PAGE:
Stage presence

  • 2008-03-26
  • By Howard Jarvis

ROCK ON: Rock and roll gets better with age. Lithuanian local hero still puts on a good show.

VILNIUS - Though he has created 18 studio albums in 25 years of making music, Andrius Mamon-tovas continues to suffer an alienation particular to his profession. He is one of those musicians who enjoys wild success and adulation at home, yet remains relatively unknown in the lucrative music markets of the U.K. and the U.S.
This is not about to change with the release of his forthcoming album, which he is promoting with a tour throughout Lithuania that climaxes this weekend at the Forum Palace in Vilnius. However, watching Mamon-tovas play gigs in towns and cities stretching from Marijampole to Siauliai, it is clear  he is still having a lot of fun.

Two of his last three albums have been largely instrumental mood pieces, one of them performed as a soundtrack to the recent Lithuanian film "Lost." Listening to Mamontovas  on his concert tour, it seems that he is pursuing a punchier, back-to-basics sound, more in tune with his alternative rock  beginnings.
This will be Mamontovas'  eleventh solo album in a string of releases that follows another eight studio albums as singer-songwriter with the acclaimed group Foje,  which split in 1997. Now over age 40,  Mamontova launched Foje (meaning "foyer") with three friends while still a wee lad at school in 1983.
Since then, his characteristic haircut, suggested to him by a childhood sweetheart, has remained roughly the same. These days, it's bleached and looks as cool as ever.

Mamontova's first cassette-only album appeared in 1984. It was called "Mokykla" (School), and it sounds like four pals enjoying a  jam session in a studio. However, by 1990 the musicians of Foje were taking themselves far more seriously, garbed in black and increasingly revered for a moody brand of synth-pop modeled on years of absorbing U.K. bands such as Soft Cell and Ultravox.
These were the pre-independence days when Soviet censors were inexplicably banning Julio Iglesias and Tina Turner at discos.Of course, much more was available on the black market.  Indeed, every Sunday morning in a forest outside Vilnius, several hundred people would gather around cases full of LPs.
This was also the time when The Cure and Depeche Mode were filling stadiums across Europe. So, when young Lithuanians realized that here were four good-looking guys from Vilnius who sounded a lot like them and spoke their language, mass adulation followed.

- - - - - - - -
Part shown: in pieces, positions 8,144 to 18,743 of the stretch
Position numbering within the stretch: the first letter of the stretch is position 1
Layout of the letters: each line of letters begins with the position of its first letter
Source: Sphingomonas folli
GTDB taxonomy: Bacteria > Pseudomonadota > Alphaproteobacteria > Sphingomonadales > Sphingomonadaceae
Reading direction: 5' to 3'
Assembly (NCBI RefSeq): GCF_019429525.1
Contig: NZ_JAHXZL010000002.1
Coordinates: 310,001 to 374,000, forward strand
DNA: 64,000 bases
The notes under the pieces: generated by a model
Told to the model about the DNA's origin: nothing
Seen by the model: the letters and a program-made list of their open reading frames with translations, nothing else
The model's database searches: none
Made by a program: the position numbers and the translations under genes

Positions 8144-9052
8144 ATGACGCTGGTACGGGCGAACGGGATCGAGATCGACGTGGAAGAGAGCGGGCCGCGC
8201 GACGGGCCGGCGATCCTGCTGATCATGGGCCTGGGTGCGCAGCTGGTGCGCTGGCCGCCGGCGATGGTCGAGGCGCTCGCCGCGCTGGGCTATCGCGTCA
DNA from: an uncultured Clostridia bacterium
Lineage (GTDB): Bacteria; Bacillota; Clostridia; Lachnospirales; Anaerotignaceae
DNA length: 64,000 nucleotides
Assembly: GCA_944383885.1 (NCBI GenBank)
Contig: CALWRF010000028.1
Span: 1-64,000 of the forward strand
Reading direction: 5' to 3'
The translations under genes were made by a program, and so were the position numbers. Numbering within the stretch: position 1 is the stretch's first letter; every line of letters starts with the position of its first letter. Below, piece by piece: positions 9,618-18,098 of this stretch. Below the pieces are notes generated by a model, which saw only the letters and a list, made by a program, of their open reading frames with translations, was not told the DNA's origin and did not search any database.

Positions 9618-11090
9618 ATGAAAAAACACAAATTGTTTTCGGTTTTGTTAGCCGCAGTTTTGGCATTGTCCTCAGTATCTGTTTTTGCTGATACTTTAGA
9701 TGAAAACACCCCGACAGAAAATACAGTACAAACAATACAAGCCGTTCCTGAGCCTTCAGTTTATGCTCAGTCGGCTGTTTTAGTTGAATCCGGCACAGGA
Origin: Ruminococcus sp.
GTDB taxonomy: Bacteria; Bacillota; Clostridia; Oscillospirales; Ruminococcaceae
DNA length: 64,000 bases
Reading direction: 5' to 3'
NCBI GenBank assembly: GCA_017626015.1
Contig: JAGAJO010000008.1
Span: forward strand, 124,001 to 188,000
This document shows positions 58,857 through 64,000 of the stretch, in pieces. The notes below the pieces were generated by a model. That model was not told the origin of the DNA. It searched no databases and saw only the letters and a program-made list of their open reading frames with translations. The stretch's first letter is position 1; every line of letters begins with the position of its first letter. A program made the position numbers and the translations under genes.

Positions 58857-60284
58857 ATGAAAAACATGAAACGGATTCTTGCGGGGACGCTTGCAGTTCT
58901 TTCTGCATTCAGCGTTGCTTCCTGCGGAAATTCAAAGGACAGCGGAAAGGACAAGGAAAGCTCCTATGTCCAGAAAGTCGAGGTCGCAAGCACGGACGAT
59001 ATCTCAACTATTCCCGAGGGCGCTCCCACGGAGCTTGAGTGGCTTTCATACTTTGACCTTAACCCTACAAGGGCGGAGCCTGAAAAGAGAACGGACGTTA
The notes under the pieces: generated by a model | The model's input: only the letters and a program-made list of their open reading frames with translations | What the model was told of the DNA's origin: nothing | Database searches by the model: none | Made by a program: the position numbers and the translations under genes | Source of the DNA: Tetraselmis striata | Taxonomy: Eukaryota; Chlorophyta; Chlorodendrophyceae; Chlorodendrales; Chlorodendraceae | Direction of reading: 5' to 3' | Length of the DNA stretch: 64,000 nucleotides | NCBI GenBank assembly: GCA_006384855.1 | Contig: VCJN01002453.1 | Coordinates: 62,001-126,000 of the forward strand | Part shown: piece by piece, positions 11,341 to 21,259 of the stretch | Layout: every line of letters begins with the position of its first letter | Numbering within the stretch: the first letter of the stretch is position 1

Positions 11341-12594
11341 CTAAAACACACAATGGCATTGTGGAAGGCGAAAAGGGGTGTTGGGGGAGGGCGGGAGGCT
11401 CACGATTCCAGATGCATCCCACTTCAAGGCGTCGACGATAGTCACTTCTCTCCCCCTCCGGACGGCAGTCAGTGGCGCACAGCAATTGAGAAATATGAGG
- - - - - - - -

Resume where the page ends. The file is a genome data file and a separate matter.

One song in particular had become a household anthem by the time Lithuania regained its freedom in 1991. "Lauzo sviesa" (Light of the Bonfire) was written as the country  stubbornly  persisted  in its struggle for independence and, for many, it reminds them of this dark but magical period in their lives. Listeners at radio station Radiocentras have named it the best Lithuanian song of the 20th century.
At one point in 1990, it was rumored that Soviet troops were about to storm the Vilnius Press Building. Foje quickly organized a concert outside the building, brought in other bands, lighting and a stage, and 20,000 people turned up. The troops arrived after midnight, saw the crowd, and retreated. For that, Mamontovas  received the personal thanks of the country's independence leaders.

Albums like the  poppy, catchy "Vandenije" (In the Water, 1993) and the darker, scrappier "Kai perplauksi up?" (When You Cross the River, 1995) lifted the band's reputation  to the heights of a national institution. Their farewell concert in Vingis Park attracted 60,000 people, a record number in Lithuania.
During the past ten years, Mamontovas has worked just as hard as a solo performer. He played and recorded every instrument except the violin on his first solo album, ?iaur?s naktis, 4:30 (Northern Night, 4.30 a.m., 1998). The confrontational, guitar-laden 1999 hit, "Mono arba Stereo" (Mono or Stereo) was played on radio stations across Europe with the accompanying video screening regularly on MTV. On May 1, 2004, when Lithuania and its neighbors joined the European Union, Andrius Mamontovas was chosen as the main act at a festival in Berlin.

Since 1997, the performer has found surprise success in the title role of an internationally acclaimed stage version of "Hamlet," created by Lithuania's most highly regarded theater director, Eimuntas Nekrosius, notching up 180 performances in 40 countries.
Mamontovas, who now cites Leonard Cohen, the Waterboys and Boris Grebenshikov among his key influences, is a dazzling entertainer who can move audiences with his evocative songs. Take this latest opportunity to see him live.

Andrius Mamontovas plays the Forum Palace, Konstitucijos 26, Vilnius, on March 29, 20:00.